Cronn looks for variations in the tree’s genome, called single nucleotide polymorphisms (SNPs), which are distinct variations of a single letter of DNA. These areas of variation act as signposts scattered across the genome. They allow him to estimate the origins of a stand of trees by providing clues about how rare or abundant a variation is, the same way that consumer genetic tests estimate a person’s ancestral origins.
In other words, scientists will be able to testify how likely it is that a piece of wood came from a tree in a particular National Park or National Forest. If the likelihood is near 100%, then you can bet the wood is poached.
Minden caught plenty of thieves during her three decades at the USFS. She does not work with Adventure Scientists, but she says the genetic database would be “extremely useful.”
“This is cutting edge technology. It would be very useful to take a tree sample and know the general area where the wood came from,” she says, adding that having scientists give testimony in court would propel the investigation forward.
Genetic analysis could connect one of those shredded tree stumps found in the forest to a log for sale on the market — think CSI: Trees.
In addition to helping solve timber theft crimes, the database also has the potential to solve other types of crimes. A few years ago, Cronn was asked if he could tell the difference between two pine needles with DNA sequencing. Law enforcement hoped the needles, found in a suspect’s vehicle, could connect it to the scene of the crime. Using a genetic database, Cronn was able to determine possible locations the needles came from.
The project could also provide methods that might be useful for other species.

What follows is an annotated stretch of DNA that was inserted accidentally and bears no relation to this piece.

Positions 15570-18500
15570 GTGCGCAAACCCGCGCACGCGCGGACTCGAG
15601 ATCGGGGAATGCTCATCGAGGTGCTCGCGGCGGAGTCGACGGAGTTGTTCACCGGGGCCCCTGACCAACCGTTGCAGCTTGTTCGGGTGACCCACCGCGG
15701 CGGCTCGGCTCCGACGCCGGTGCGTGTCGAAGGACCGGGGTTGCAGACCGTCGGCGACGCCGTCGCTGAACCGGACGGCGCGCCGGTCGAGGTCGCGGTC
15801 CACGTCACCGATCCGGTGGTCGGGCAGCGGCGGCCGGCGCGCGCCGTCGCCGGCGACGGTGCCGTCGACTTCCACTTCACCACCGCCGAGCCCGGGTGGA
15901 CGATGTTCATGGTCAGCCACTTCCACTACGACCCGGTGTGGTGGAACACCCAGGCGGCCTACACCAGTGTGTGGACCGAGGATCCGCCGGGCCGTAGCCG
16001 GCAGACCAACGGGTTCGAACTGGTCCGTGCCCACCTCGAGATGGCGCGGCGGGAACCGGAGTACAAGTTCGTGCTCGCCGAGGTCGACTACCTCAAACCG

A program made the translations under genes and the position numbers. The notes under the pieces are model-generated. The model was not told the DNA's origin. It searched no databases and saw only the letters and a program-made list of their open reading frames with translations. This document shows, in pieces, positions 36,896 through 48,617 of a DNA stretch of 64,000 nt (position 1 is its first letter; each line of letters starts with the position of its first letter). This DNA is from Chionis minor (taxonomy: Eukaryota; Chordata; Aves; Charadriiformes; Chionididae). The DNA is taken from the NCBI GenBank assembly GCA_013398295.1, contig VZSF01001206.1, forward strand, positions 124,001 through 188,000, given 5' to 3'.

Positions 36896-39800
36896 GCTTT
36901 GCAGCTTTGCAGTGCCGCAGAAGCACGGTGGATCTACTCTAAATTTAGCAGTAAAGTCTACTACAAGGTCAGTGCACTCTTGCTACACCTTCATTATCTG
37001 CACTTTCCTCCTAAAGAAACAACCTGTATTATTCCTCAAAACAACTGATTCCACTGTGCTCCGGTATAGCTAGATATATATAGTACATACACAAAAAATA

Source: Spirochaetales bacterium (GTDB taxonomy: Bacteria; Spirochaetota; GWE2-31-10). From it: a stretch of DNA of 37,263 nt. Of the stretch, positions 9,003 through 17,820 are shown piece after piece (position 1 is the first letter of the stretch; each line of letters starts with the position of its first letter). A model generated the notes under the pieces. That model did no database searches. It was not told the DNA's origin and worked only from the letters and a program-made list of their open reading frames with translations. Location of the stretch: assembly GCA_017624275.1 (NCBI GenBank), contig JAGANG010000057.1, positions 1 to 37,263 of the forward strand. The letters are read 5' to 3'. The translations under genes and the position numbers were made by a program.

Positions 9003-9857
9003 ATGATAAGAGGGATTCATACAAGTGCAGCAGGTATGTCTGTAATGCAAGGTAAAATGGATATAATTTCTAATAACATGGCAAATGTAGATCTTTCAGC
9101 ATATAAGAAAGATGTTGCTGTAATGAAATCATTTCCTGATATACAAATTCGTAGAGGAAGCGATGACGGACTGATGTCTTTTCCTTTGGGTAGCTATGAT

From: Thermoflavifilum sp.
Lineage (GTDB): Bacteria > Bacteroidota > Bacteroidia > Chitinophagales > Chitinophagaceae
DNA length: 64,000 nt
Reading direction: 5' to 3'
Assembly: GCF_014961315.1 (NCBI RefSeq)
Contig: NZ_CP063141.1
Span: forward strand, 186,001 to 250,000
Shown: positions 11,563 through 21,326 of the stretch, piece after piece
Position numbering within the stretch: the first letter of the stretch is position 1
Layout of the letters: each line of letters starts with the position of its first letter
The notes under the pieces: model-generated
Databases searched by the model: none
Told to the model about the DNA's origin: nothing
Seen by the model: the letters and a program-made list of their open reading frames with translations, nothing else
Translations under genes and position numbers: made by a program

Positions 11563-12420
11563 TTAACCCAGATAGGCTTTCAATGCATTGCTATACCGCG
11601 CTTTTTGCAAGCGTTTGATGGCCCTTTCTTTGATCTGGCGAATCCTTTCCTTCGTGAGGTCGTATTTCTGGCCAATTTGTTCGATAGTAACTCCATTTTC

“There is a lot of effort that goes into tracking and management for threatened carnivores and endangered birds. There should be noninvasive ways for us to capture this data, but often the limiting feature is that we don’t have enough people in the Fish and Wildlife Service or in the Forest Service to be able to get out and do all that work. If we have all these enthusiasts that love spending time out in the wilderness areas that are interested in getting trained for this, it opens a world of possibility,” Cronn says.
Back in the National Forest, Smith is finishing the data collection protocol on the last tree. By now, the sun has warmed up the river valley, her gloves are off and down jacket unzipped. She places a leaf in an envelope with silica beads to prevent it from molding. She scans the barcode with her phone and enters the data into the app. When she returns home, she will send the entire collection to Adventure Scientists.
Smith says that before volunteering with Adventure Scientists, tree theft in the U.S. was not an issue she was aware of. Now she is noticing it in the news. Earlier this spring, when an Oregon hardwood importer was caught bringing in illegal wood, Smith paid attention. “I’ve been telling my coworkers and my friends about what I’m doing and talking about illegal logging,” she says, “I’m spreading the word.”
Smith, her husband, and her furry companion, head home along the edge of the river. They round a river bend, and Smith stops. There, before her, stands a pocket of massive trees. They are right on the edge of the river. The moment takes Smith back in time. She pictures what the landscape looked like hundreds of years ago before logging began, and the big trees became targets. She sees a Douglas fir, one of the biggest, and likely oldest, trees she had ever seen. Smith hikes often, but moments like this still cause her to stop and marvel.